Excellence is encouraged most effectively, and perhaps most rewardingly when a leader takes the role of the coach. This is what leadership is all about. You are preparing the next generation of great leaders, and this is perhaps the most important role you play in your organization. Your ability to coach and encourage excellence in your team has a multiplier effect toward the success of your organization. When you are coaching, you are developing. You are helping others become better contributors, leaders, better thinkers, and better decision makers.

Coaching is a time when you role model for your team members. Keep in mind that you do not want to create a perfect model persona that seems so flawless that your employee sees your level of success as unattainable. Success is never a straight line, so talk about your failures and the lessons that you learned from those failures as well as your successes.

Make sure your team members understand that it is okay to make mistakes as long as they take responsibility for those mistakes and learn from them. One suggestion is to keep a page of the 10 worst mistakes you have made and what you have learned from them. Include at least one mistake that is fairly recent so as not to imply that all of your mistakes were a long time ago and that you are now perfect. If you can show that you can make a mistake, bounce back from it, and learn from that experience, they will be more comfortable in the knowledge that they can do the same. Mistakes engender energy and wisdom.

Rewards & Recognition

When individuals and teams work above and beyond expectations to achieve great results, celebration and recognition are how great leaders encourage continued commitment to the organization’s goals and mission. When your team can step up and make things happen, it is important to recognize the work as a team to encourage further collaboration. Celebration and recognition are how excellence is encouraged over time and how it stays strong even in times of high production volume and stress.

culture of excellence_reward & recognitionWhat gets rewarded gets repeated. Yet managers still often overlook the positive impact of rewarding and recognizing excellence. Studies have shown that only 60 percent of adults in the workplace will agree that personal recognition is important to them and that it works well to help keep them motivated. That means that 40 percent will say they do not really need recognition. They believe they are self-motivated enough to work well without recognition. And yet, 96 percent of the people in that same group responded that, when they receive personal recognition, it definitely inspires and motivates them to do more work.5 The conclusion is that, although they may not need recognition, recognition does inspire people to do more and better work.

Employees want to feel appreciated. They want to feel valued. It instills a sense of commitment. Recognizing specific actions is one of the keys to effective recognition.

Do a small amount of homework to gather specifics to recognize excellence with impact. Find out what employees did to deserve recognition, how they did it, why they did it, and for whom they did it. Perhaps most importantly, you need to find out how the organization benefited from what they did. It may take a grand total of about 5 minutes to gather the information you need to recognize with lasting impact.

Next, you will need to decide how you will use the information to recognize excellence. Recognition is very powerful when you recognize people publicly. A great way to do this is while opening a team meeting. Never again should any manager or leader begin an employee meeting in any other way than with recognition! Recognition can also be a very powerful tool for team building. You do not need to spend a lot of money to accomplish this. A simple, yet effective recognition party can be hosted in your office for very little money.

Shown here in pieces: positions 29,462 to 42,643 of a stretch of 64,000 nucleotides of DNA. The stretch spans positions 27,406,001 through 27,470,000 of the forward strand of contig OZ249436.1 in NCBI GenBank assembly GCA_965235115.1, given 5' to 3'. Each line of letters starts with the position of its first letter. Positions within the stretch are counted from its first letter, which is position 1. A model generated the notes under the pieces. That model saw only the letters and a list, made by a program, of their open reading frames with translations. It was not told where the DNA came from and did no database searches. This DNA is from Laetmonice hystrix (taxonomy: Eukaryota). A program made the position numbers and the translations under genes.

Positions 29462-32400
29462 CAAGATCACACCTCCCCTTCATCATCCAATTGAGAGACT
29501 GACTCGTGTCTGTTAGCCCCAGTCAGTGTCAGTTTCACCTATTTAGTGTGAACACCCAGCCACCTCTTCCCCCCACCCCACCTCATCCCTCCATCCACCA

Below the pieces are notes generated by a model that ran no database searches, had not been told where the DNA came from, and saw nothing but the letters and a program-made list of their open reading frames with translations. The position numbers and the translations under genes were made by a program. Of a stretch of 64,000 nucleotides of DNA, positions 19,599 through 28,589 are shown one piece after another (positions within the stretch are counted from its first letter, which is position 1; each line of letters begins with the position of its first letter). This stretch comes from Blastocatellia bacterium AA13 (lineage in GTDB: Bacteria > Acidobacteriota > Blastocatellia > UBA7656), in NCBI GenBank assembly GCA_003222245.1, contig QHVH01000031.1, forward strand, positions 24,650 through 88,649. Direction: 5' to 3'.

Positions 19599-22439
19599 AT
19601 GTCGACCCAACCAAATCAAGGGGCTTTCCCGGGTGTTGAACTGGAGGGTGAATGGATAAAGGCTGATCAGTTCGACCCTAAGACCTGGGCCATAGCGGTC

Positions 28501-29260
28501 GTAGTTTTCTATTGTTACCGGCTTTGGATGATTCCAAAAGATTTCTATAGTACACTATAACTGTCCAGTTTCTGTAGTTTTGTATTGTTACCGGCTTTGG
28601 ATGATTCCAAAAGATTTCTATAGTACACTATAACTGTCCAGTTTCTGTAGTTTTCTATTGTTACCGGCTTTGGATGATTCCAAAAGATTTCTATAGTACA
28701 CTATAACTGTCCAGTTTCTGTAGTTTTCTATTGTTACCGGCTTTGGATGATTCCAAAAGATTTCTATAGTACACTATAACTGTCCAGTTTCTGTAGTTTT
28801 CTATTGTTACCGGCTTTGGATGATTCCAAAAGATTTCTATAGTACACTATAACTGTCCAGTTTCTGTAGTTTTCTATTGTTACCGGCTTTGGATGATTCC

Recognition is a simple, effective way to improve morale and lower turnover. With lower turnover and higher morale, productivity and engagement increase. Good behaviors get duplicated and repeated as employees are recognized by managers. If you can make the small effort to figure out who deserves recognition and why, and then recognize those individuals, others who experience the impact and benefit of it will begin to do the same thing. Perhaps the most important part of recognition is to start doing it right now.

Learn how to structure and communicate a culture of excellence by reading The Leadership Habit. Click Here >>

Leadership Core Competency: Encourages a Culture of Excellence

Empowers and motivates team members to achieve and creates a feeling of personal investment and desire to excel. Appropriately recognizes the contributions of individuals and teams. Nurtures the development of others through effective coaching and mentoring.

Competency Skills

  • Delegation and Empowerment: Establishes clear performance goals that encourage others to personally connect to their job
  • Coaching and Encouraging: Develops others by providing clear feedback on performance and offering positive coaching advice and opportunities to develop skills
  • Rewards and Recognition: Provides specific, meaningful, and timely recognition to individuals and teams for their results

Encourage a Culture of Excellence Toolkit

Set up standard one-on-one sessions with each of your employees. Ensure that you do not cancel or move these sessions and communicate your preparation expectations. Here is a recommended process for your one-on-one sessions:

  1. A general check-in of how they are doing overall
  2. Actions and progress from prior meeting
  3. Key accomplishments
  4. Feedback: First ask for their feedback on how they feel about their progress, what they have learned, and what they would improve to date.
  5. Then, provide your feedback and observations with specifics of what they did well and what they need to improve.
  6. Ask, “What do I need to know about?” Here, you are looking for key things that have occurred or may be occurring in the near future.
  7. Ask, “What help do you need from me?”
  8. Decide on action items from the current meeting.